DB: The big difference now is that we’re doing real-time monitoring. Through the technology in PowerTalk, the devices now have the intelligence to push data to our NOC. That makes it much more scalable. The other benefit is this concept of presence, which means that any time there is a status change on any of these devices, we know instantaneously, in seconds or less, which is the same frequency with which grid operators and monitoring and managing their centralized generation facilities. We can now operate with that same kind of data latency. So our demand response pool starts to look and feel to the grid operators and utilities like something they’re used to seeing—it looks like a traditional supply-side resource. That was a big mental barrier for them, and we think it’s going to get them much more comfortable with demand response as a resource.
X: Does using a standardized technology like instant messaging make the communication itself simpler for you?
DB: Before, when we had to poll these devices from our NOC, we had to reach out and get into the customer’s network to reach the device. We needed to set up a virtual private network with the customer’s IT department to tunnel in securely, or we’d need to set up a cellular wireless card or a dedicated DSL line, which are both expensive. With PowerTalk, we have overcome those hurdles. We literally bolt our device to the wall and plug into the customer’s local-area network, and it goes out onto the Internet and finds our NOC and self-registers and establishes a secure handshake. It’s just like an employee at that site sending an IM to one of their friends. That enables us to scale our network much faster. It means customers can get enrolled much faster and start collecting revenue much faster. That was the whole driver for us.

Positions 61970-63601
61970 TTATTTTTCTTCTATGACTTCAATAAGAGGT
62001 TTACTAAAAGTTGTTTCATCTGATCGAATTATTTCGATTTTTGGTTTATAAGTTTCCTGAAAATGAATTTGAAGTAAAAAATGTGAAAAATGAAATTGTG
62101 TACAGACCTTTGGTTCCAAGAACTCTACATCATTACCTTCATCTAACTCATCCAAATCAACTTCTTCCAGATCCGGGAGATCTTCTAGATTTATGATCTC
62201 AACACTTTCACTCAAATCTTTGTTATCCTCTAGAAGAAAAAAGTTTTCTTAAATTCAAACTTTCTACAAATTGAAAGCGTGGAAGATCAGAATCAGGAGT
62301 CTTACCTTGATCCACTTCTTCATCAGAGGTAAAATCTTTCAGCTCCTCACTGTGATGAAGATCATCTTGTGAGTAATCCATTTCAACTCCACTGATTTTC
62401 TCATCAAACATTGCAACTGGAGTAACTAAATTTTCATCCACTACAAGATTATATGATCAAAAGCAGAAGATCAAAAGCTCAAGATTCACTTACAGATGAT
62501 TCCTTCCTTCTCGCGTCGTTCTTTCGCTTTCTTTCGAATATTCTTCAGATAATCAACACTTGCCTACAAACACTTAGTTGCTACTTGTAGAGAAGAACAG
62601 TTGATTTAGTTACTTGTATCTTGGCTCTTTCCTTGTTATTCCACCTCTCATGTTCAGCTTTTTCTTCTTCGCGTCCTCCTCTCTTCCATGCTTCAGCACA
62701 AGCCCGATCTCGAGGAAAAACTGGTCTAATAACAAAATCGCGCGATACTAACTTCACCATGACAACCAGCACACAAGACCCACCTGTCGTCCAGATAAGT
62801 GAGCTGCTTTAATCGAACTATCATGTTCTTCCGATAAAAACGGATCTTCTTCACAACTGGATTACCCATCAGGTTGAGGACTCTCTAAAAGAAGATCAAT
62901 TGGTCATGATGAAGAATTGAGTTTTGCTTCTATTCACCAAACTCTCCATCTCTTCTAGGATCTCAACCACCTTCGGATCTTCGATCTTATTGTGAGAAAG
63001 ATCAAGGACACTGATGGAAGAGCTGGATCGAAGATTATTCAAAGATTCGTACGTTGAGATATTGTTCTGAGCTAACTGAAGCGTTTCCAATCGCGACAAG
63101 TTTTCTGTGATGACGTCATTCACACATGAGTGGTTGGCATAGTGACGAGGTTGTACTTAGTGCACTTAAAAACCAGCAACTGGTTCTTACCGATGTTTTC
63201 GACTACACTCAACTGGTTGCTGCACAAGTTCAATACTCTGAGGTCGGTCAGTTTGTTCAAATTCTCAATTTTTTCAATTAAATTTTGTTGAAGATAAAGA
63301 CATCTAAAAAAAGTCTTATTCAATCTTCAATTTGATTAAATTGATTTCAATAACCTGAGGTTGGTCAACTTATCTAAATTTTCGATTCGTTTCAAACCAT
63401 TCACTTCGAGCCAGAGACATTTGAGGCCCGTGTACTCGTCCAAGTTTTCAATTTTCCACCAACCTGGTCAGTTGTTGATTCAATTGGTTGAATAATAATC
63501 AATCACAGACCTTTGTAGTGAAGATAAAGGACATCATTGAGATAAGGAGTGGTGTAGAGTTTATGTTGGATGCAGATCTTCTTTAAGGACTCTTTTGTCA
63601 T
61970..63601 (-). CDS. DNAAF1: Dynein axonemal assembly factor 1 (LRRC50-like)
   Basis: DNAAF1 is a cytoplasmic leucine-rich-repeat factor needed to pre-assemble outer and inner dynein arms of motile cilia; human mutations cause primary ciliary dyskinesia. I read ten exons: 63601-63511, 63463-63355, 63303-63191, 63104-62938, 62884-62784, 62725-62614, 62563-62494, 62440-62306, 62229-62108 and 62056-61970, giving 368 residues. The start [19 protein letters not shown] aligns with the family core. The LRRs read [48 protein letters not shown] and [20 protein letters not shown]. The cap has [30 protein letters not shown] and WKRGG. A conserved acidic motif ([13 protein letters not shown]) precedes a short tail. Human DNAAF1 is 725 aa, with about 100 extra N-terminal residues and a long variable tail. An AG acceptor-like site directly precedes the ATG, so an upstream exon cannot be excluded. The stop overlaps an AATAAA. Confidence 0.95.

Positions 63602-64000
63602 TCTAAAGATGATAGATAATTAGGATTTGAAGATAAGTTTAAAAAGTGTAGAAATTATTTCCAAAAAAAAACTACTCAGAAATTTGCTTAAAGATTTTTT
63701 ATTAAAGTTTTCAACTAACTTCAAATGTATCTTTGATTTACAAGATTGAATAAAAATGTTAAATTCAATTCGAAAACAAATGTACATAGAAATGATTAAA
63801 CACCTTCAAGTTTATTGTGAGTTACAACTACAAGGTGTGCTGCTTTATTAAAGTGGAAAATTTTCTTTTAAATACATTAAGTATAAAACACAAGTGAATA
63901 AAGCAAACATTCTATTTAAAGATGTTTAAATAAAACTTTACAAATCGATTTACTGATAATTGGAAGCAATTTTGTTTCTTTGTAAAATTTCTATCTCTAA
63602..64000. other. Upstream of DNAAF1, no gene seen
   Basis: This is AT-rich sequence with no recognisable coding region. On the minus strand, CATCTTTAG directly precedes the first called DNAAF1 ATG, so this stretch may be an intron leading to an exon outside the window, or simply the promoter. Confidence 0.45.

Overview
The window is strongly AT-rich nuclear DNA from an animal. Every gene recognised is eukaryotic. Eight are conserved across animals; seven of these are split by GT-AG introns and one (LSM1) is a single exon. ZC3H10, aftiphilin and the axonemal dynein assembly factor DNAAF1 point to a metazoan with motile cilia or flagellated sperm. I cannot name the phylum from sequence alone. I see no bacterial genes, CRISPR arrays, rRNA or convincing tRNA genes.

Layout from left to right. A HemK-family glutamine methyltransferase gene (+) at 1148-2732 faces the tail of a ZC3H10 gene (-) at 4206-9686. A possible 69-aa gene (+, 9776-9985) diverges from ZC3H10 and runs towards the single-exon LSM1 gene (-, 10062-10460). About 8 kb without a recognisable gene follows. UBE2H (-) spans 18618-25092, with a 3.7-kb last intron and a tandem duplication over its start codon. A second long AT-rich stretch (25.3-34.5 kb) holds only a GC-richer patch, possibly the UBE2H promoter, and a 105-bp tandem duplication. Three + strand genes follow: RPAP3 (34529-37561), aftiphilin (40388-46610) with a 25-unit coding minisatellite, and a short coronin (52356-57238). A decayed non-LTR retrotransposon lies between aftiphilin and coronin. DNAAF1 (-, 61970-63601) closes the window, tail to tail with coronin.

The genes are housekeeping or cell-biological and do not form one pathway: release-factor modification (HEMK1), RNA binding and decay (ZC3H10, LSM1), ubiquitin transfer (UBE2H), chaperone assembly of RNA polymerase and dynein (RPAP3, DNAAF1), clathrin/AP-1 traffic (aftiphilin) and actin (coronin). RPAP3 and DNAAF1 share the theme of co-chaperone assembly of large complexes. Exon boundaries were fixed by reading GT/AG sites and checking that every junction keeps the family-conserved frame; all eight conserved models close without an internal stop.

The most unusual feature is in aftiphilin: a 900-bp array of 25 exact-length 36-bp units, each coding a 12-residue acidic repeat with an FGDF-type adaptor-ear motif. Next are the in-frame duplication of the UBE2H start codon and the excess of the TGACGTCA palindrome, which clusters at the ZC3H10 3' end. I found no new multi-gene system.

X: Instant messaging technology has been around for much longer than EnerNOC has been around—so I’m guessing that when you first started deploying your polling-based technology, there was some economic reason to do it that way?
DB: It’s not so much economics. Instant messaging technology existed, but until PowerTalk nobody had applied instant-messaging protocols to the smart grid space. It just wasn’t something that was done. It’s something we have invented and filed a patent on. It’s not even something that came to us right away; it’s an idea that came up after years of building out our network and installing at thousands of sites. Polling is quite common. You said “good enough” and most people think it is. Most of the advanced metering stuff is done by pull, as opposed to push.
X: Had the polling approach become unmanageable as you added more customer sites?
DB: It didn’t become unmanageable, it just became a scheduling pain in the neck. It’s also expensive because it requires building server after server. It’s not that polling is unmanageable, but that this path is much more efficient. People at our NOC can now sit back and fold their arms and watch the data roll in.
X: Are you going to replace all of your legacy polling technology with PowerTalk?
DB: We’re going to do that over time. Our legacy devices are still in the field and will continue to be in the field until we have some reason to change that. What we’re doing is enabling PowerTalk and rolling it out for new customers. As of a few weeks ago, only 250 of our 5,000 devices had PowerTalk. Now it’s a much larger number. We’re not going to retrofit all of the existing sites unless we have a good reason to do so. To be clear, the existing network isn’t broken: this is just a much more elegant, efficient solution.